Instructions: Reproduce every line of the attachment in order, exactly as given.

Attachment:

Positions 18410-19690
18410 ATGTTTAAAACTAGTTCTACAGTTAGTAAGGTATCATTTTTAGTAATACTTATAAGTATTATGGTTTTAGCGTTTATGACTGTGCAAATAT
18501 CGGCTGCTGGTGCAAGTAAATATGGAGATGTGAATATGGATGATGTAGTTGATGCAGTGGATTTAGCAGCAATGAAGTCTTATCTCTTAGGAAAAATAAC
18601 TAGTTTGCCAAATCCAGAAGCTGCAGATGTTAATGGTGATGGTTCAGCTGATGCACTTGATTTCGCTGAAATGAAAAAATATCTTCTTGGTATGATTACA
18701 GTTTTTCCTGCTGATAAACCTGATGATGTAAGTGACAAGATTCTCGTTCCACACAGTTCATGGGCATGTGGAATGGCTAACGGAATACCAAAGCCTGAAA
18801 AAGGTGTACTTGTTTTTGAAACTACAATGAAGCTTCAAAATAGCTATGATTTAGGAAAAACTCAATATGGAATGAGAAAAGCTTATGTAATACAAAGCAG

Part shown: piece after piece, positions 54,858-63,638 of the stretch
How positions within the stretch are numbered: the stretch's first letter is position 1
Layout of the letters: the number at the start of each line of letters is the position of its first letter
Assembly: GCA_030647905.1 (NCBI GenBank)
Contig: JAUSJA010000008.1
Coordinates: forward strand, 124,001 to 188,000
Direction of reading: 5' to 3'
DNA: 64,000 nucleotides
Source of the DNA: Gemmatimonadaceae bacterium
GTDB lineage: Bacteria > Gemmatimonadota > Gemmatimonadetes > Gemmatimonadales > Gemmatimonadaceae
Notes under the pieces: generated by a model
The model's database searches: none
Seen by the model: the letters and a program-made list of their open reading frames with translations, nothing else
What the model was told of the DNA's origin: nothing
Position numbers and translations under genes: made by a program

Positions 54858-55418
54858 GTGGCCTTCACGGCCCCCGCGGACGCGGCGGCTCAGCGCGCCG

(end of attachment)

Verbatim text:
Positions 18410-19690
18410 ATGTTTAAAACTAGTTCTACAGTTAGTAAGGTATCATTTTTAGTAATACTTATAAGTATTATGGTTTTAGCGTTTATGACTGTGCAAATAT
18501 CGGCTGCTGGTGCAAGTAAATATGGAGATGTGAATATGGATGATGTAGTTGATGCAGTGGATTTAGCAGCAATGAAGTCTTATCTCTTAGGAAAAATAAC
18601 TAGTTTGCCAAATCCAGAAGCTGCAGATGTTAATGGTGATGGTTCAGCTGATGCACTTGATTTCGCTGAAATGAAAAAATATCTTCTTGGTATGATTACA
18701 GTTTTTCCTGCTGATAAACCTGATGATGTAAGTGACAAGATTCTCGTTCCACACAGTTCATGGGCATGTGGAATGGCTAACGGAATACCAAAGCCTGAAA
18801 AAGGTGTACTTGTTTTTGAAACTACAATGAAGCTTCAAAATAGCTATGATTTAGGAAAAACTCAATATGGAATGAGAAAAGCTTATGTAATACAAAGCAG

Part shown: piece after piece, positions 54,858-63,638 of the stretch
How positions within the stretch are numbered: the stretch's first letter is position 1
Layout of the letters: the number at the start of each line of letters is the position of its first letter
Assembly: GCA_030647905.1 (NCBI GenBank)
Contig: JAUSJA010000008.1
Coordinates: forward strand, 124,001 to 188,000
Direction of reading: 5' to 3'
DNA: 64,000 nucleotides
Source of the DNA: Gemmatimonadaceae bacterium
GTDB lineage: Bacteria > Gemmatimonadota > Gemmatimonadetes > Gemmatimonadales > Gemmatimonadaceae
Notes under the pieces: generated by a model
The model's database searches: none
Seen by the model: the letters and a program-made list of their open reading frames with translations, nothing else
What the model was told of the DNA's origin: nothing
Position numbers and translations under genes: made by a program

Positions 54858-55418
54858 GTGGCCTTCACGGCCCCCGCGGACGCGGCGGCTCAGCGCGCCG